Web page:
There’s an old routine, often well-illustrated, about how people look like their dogs. Whether the convergence happens over time or whether people, perhaps unconsciously, select kindred pets, is unclear. Long ago, I kept Dobermans, but now neither snarl nor bite.
The convergence issue came to me when reviewing my last two posts. Which, I might add, come from my book in occasional progress, Chachama. After nearly fifteen years of Philip and I reading and critiquing each other’s work, (sometimes with snarls and bites) our styles have become very similar.
We both started out in academe, shifted to journalism and books, then fiction. We have the same interests and outlook. This wasn’t always so, but now we only snarl and bite over things we agree on. I work at what the American neocons’ (a pox, or at least a major dysfunction upon them) patron-sage literary critic, Lionel Trilling, called the “bloody crossroads” where politics and culture meet. Philip works at the bloody traffic circle where politics, culture and religion go round and round.
My day job also requires me to write. I’m a copywriter for an Israeli company that does much of its business in the United States, selling a product that, to me, is the antithesis of cheap.
The cheap that’s destroying the world.
Now, by cheap, I don’t mean merely inexpensive. Nor do I mean disposable. How long do you want your sweat socks to last? I certainly don’t mean the kind of technological progress that makes good things, from computers and cell phones to medical care, available to the millions and billions.
I mean a situation that began in the 19th century, when the Industrial Revolution and corresponding breakthroughs in agriculture demonstrated to the West that over-production, not scarcity, was now the major economic dilemma. For many reasons, not all of them wrong, in the 20th century the West concluded that the answer to over-production was over-consumption. Plus, if we got the rest of the world into the habit, they’d forget about all those silly religious, ethnic and political excuses for mutual slaughter. Heaven on earth would ensue.
It didn’t quite happen that way. And now much of the human race has sold its soul to and for cheap: for food that sickens and kills, for over-priced, hideous clothing, for the rapacious consumption of all kinds of energy, and for a popular culture that either glorifies all of the above or makes billions turning alienation and disgust into corporate commodities for sale.
Once, we called all this “development.” Now it would be more apt to call it planetary psychosis, maybe even suicide.
The modern cheap begins with that long-term hideously expensive commodity: cheap labor.
No human being should ever have to work for cheap, or under deliberately hazardous and ecologically ruinous conditions. Yet many hundreds of millions do, from America’s exploited illegal immigrants to exploited Asians to – may we speak plainly? – exploited Palestinians. America, by all this illegal immigration and by “outsourcing” tens of millions of jobs to Asia, effectively destroyed much of its own middle class. The Palestinian issue is more complex, but every time I hear some rabbi or secular sage proclaim that Israelis need to remember how to do real work themselves, I cheer.
But cheap labor doesn’t remain cheap forever. They want their share of the goodies. And sometimes they want more fundamental changes, and don’t mind, and often exalt, violence and terror as means to their ends.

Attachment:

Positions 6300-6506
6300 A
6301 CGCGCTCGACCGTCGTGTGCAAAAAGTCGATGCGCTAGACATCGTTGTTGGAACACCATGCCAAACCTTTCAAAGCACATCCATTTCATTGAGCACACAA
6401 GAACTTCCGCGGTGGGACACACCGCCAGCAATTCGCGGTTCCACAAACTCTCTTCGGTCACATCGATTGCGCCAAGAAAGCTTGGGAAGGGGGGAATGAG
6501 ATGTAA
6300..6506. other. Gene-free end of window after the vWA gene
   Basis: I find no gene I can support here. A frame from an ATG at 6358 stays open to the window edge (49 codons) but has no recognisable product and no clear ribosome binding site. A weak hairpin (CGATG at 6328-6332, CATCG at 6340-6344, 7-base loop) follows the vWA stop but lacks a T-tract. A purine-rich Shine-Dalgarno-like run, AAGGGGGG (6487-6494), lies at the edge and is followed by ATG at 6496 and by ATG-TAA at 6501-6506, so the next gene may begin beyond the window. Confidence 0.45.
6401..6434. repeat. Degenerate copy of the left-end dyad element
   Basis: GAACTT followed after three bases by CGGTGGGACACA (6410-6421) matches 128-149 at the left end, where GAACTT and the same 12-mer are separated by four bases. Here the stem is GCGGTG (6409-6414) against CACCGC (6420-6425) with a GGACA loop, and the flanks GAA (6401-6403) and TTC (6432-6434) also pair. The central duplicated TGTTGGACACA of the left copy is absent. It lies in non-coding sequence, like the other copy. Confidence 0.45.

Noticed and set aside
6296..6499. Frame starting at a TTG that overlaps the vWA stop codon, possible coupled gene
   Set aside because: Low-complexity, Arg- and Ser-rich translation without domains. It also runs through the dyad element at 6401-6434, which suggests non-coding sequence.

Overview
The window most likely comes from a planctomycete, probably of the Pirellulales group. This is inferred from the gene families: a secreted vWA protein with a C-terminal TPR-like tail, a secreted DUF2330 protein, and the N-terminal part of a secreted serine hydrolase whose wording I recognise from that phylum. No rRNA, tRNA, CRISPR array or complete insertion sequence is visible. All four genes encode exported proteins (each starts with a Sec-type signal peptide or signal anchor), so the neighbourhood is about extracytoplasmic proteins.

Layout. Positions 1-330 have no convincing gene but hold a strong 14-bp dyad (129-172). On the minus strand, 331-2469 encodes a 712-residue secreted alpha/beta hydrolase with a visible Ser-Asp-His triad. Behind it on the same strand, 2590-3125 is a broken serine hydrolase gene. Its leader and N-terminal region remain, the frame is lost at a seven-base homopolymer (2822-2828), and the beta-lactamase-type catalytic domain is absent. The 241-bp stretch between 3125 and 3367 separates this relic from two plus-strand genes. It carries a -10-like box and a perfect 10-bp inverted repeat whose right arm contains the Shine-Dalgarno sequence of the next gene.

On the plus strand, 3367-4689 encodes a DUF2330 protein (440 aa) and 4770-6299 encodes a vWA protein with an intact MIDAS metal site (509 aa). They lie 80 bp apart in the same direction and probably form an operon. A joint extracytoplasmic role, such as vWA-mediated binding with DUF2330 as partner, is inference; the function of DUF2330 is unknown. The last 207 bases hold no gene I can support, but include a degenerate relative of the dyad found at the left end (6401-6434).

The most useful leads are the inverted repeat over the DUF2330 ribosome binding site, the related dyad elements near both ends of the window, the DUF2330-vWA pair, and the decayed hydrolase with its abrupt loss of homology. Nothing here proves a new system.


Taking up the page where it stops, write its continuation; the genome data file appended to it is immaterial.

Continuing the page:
With cheap labor, it’s a Devil’s bargain. “Pay me now or pay me later. But pay me, you will.”
No such thing.
Again, we’ll skip the ecological aspect: how climatic changes opened much of the world to large-scale agriculture, and what human beings have done to the soil so opened and the climate that sustained it all.
Let’s talk more ordinary things. Have you opened a bag of potato chips lately? What’s the chip-to-air ratio now, compared to ten years ago?
But that’s junk food, you say. Alas, more and more, our entire diet consists of junk, engineered by Big Food to keep you chowing down and growing fatter, lazier and more (again, shall we say it?) easily controlled. The Western and, increasingly, the Asian diet of cheap – too much antibiotic and growth hormone-drenched meat, too many pesticides, too many additives, lethally too much sugar – leads inevitably to obesity and serious medical problems.
What’s cheap about that?
Yes, food in Israel is ridiculously expensive for reasons having little to do with supply and demand. But Philip and I were astonished to discover how similar Israeli supermarkets were to the kind we’d left behind, except Americans do a slightly better job of waiting courteously in line.
Yes, it’s wonderful that the Industrial Revolution liberated humanity from the dreary scarcity of affordable clothing and the unsanitary aspects of possessing so little. But this is about what happened when brand names and labels replaced real quality as the measure of clothing. It was only, I believe, in the 1980s, that clothing began displaying labels and logos on the exterior. Now you no longer had to know anything about fabric or construction. All you needed to know was what was trendy.
And so it came to pass that items made for a few dollars in Asia could sell for hundreds elsewhere. Of course, all that advertising and all those celebrity endorsements cost plenty and have to be recouped.
And that’s the essence of cheap in clothing: tacky, tawdry, over-priced, fall-apart items, making the exploiters and the celebrity collaborators even richer.
Does anyone honestly believe that people can live this way decade after decade, generation after generation, and not have it turn culture and politics, our very souls, into . . . cheap?
Next and finally: How Israel Fits into All This, and What Israel Might Do about It.